Subterranean Doughnut Blues
Another subway interaction made headlines in New York after police were filmed ticketing a woman illegally selling churros. Politicians and advocates expressed outrage at what they called “over-policing” of a harmless activity. But law, practicality, and public order are all on the police’s side; the city has laws against selling food in the subway system for good reason.
The Facts You Need to Know
Tickets: The woman had been ticketed ten times in six months for subway vending, which is against MTA regulations and city laws. Read more.
Police: Critics of policing in the subways have failed to demonstrate that the NYPD is acting unreasonably or using excessive force. Read more.
Vending: Efforts to liberalize street-vending restrictions meet consistent opposition from brick-and-mortar establishments and local residents. Read more.
“I understand the facts. The facts are she was there multiple times and was told multiple times that’s not a place you can be, and it’s against the law and it’s creating congestion. And she shouldn’t have been there.”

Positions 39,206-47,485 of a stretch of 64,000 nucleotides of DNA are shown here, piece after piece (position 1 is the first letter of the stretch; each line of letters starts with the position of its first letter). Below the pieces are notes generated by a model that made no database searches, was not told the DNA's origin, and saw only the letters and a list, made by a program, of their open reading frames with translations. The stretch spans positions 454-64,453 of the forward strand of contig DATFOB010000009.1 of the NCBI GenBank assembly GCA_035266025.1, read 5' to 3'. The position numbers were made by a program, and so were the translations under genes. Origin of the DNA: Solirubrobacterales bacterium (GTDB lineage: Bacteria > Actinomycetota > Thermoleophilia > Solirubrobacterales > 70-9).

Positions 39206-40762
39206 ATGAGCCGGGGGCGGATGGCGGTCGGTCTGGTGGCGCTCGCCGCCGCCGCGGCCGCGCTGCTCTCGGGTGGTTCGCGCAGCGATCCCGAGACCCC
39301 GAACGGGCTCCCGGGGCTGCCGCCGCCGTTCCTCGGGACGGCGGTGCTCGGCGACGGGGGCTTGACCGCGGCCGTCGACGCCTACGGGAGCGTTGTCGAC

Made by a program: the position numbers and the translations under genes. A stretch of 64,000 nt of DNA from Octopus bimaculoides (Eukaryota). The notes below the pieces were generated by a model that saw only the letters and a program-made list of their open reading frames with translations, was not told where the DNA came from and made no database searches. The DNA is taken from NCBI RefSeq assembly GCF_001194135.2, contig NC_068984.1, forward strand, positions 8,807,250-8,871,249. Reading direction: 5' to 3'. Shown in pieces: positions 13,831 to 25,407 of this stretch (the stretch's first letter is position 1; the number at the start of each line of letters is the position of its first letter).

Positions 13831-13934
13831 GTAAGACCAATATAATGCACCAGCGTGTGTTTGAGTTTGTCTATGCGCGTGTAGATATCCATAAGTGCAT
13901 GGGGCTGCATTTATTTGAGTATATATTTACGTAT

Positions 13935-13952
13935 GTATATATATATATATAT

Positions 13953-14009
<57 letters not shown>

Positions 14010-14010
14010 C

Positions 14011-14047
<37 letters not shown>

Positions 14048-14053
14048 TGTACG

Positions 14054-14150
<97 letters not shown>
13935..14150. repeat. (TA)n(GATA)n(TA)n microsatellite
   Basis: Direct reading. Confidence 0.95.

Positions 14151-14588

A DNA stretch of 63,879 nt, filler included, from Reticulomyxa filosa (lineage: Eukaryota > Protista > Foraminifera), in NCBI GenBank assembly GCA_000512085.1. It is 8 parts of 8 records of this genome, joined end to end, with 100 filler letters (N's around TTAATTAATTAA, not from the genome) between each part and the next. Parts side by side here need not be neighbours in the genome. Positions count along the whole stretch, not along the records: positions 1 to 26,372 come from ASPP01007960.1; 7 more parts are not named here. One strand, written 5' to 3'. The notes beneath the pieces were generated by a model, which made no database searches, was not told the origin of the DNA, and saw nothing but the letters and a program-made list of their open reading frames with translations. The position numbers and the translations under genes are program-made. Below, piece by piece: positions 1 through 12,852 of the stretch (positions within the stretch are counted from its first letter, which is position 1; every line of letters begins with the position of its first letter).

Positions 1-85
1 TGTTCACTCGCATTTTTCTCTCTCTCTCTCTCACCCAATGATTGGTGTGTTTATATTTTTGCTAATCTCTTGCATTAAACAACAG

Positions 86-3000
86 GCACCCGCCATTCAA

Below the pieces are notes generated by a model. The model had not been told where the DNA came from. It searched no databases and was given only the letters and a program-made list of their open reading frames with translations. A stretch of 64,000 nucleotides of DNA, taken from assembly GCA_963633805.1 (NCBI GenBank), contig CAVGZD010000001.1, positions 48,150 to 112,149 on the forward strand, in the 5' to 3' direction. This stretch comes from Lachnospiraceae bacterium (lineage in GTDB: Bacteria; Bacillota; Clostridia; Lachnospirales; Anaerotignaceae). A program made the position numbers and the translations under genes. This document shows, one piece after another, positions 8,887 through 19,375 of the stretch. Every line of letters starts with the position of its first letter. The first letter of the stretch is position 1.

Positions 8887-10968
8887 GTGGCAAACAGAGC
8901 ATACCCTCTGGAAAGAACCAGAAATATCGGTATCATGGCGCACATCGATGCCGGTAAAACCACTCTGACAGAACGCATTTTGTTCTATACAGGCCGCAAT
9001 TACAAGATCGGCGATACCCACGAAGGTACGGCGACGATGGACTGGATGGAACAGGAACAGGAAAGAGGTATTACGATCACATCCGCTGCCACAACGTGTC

How about if I go gather a big bag of rotisserie chickens that the grocery store couldn’t sell, bring them onto the L train with a kitchen knife and a card table, and sell half chickens to all the hungry people for $3? Who could object to this idea?— Seth Barron (@SethBarronNYC) November 11, 2019
The Past is Present
“Public space is both the glory and shame of New York. New Yorkers glory in the liveliness of our sidewalks and plazas, the vitality that sets us apart from other big cities where reliance on the automobile has reduced the streets to a mere means of getting about. “
And in other news...
“You know the old cliche: If something seems too good to be true, it probably is. Such was the case for one Boston tourist, who rented an apartment in Chelsea on Airbnb, only to find that it was located in the Fulton Houses, a NYCHA complex on West 19th Street.”